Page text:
Sunday, February 19, 2006

Bon voyage, Uncle Junior

I received "the call" from my parents about 20 minutes ago -- my uncle died. He had lung cancer, and had been in a great deal of pain. He slipped in and out of a coma during the last two days, but maintained at least some awareness of who people where and that he was not alone. My main thought now is that he is with his beloved Cynthia, and with his father, and his two brothers who passed before him -- somewhere. We will be leaving tomorrow to drive down to the Florida panhandle to attend the funeral services. Ironically, my Mom's birthday is Wednesday, so maybe I'll get to be with her some on that day.

Mom said she was OK, that this was the best thing for him, and that she was happy he was not suffering any longer. My Grandmother was "OK", too, but this is the 3rd child who has gone on before her, not to mention her husband. Of the 8 children she had, 5 are left. Possibly also ironically, all 3 females remain and seem to be in good health. As far as I know, the remaining males are OK too. Mom said that Grandmother realizes that she doesn't have much longer to live herself -- she's 85-ish. But then again, one never knows. My concern for her is more that the grief will do her in, not some physical condition. But again, time will tell.

I phoned my brother to tell him the news, and I was so happy to have him to talk to. We have not always been as close as we are now, but aging does make one a little more concerned about the quality of relationships with family members. He was going to phone our youngest sister to inform her. Our other sister has already been told. Of us all, I was the closest to this uncle. I really couldn't tell you what kind of relationship the others had with him. They were younger than me, and really weren't of the age to spend time with his children, 3 of whom were girls, and 2 of whom were older than I. His son was older, too, so I am pretty sure the rest of my siblings don't feel quite as affected by this as I do.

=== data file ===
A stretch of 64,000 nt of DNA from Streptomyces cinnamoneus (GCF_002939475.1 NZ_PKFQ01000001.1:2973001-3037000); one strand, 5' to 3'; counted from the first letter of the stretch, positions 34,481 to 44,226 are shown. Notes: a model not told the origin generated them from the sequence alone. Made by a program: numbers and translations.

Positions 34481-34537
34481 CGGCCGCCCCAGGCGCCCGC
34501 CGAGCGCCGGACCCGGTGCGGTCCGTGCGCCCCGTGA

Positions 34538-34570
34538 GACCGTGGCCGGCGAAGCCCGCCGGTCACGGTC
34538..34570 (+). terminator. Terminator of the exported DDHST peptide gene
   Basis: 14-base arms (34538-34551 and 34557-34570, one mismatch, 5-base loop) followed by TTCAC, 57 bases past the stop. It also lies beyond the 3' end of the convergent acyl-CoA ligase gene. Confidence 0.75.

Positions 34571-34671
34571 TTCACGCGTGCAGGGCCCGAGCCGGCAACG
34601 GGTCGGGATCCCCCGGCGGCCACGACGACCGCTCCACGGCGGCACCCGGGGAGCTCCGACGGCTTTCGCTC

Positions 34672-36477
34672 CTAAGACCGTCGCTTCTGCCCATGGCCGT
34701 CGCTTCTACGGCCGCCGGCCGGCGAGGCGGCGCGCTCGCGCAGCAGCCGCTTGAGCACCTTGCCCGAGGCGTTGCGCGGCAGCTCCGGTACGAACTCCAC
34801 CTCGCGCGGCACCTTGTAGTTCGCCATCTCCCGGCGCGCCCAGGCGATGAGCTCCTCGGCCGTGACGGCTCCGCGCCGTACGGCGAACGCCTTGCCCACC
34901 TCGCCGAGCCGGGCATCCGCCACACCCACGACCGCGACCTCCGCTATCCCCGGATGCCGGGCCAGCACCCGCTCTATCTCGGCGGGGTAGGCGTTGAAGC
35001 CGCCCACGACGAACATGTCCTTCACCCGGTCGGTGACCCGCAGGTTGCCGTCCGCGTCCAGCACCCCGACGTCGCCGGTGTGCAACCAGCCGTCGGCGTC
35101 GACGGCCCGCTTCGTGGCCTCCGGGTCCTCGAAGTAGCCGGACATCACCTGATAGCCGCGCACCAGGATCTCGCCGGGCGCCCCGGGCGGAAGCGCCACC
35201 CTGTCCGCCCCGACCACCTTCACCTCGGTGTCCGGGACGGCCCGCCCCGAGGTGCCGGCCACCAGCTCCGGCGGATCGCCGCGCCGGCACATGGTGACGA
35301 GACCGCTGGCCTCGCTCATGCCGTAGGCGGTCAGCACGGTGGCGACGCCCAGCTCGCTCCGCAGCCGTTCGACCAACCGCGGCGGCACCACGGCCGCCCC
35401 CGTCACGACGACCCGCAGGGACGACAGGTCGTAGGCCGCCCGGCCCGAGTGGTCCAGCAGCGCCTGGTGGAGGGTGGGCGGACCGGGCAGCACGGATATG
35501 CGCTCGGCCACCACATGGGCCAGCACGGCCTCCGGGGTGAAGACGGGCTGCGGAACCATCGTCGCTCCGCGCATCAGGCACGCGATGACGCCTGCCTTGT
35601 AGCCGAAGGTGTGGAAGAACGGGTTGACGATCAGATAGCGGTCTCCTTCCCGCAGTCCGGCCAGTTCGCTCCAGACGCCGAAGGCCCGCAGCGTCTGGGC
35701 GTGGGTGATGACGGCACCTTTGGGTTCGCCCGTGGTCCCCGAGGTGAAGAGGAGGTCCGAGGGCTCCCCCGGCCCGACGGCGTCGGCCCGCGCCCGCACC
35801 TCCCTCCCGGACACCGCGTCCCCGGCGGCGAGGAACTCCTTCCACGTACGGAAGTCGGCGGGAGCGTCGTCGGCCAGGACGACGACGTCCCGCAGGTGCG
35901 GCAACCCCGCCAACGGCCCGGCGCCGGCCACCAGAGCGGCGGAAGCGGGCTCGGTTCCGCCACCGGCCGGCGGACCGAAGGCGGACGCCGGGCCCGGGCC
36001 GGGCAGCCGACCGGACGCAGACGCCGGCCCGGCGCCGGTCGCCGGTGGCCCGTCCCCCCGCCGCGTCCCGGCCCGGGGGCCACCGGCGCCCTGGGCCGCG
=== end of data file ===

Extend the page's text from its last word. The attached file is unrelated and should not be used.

Here is a fond memory of Uncle Junior. He was a Shriner. When I was somewhere between 8 and 10 years old, he came to town for a Shriner convention, complete with parade and all that festivity. He always stayed at the then-glamourous San Carlos Hotel, which was right on the parade route. When the parade time came, we'd meet him or he'd come get me, and we'd go downtown to view all the fun. After, he would take us to McDonald's, and let us get ANYTHING on the menu, as long as we would eat it. My parents would only let me order a cheeseburger or hamburger, so naturally with Uncle Junior, I'd order a BIG MAC, which was the newest thing on the block. I remember how special this made me feel -- like he thought I was worth giving whatever I wanted. I will never forget that. He always seemed so happy to see me, and always made me feel special. Special is a great thing in a little girl's life.

I will miss you, Uncle Junior, but say hi to Cynthia for me. You will both live on, at the best times of your lives, in my heart.

Your loving niece,

1 comment:

Purr said...

Your uncle sounds like he was a fabulous man. I'm glad you had him in your life. *hugs*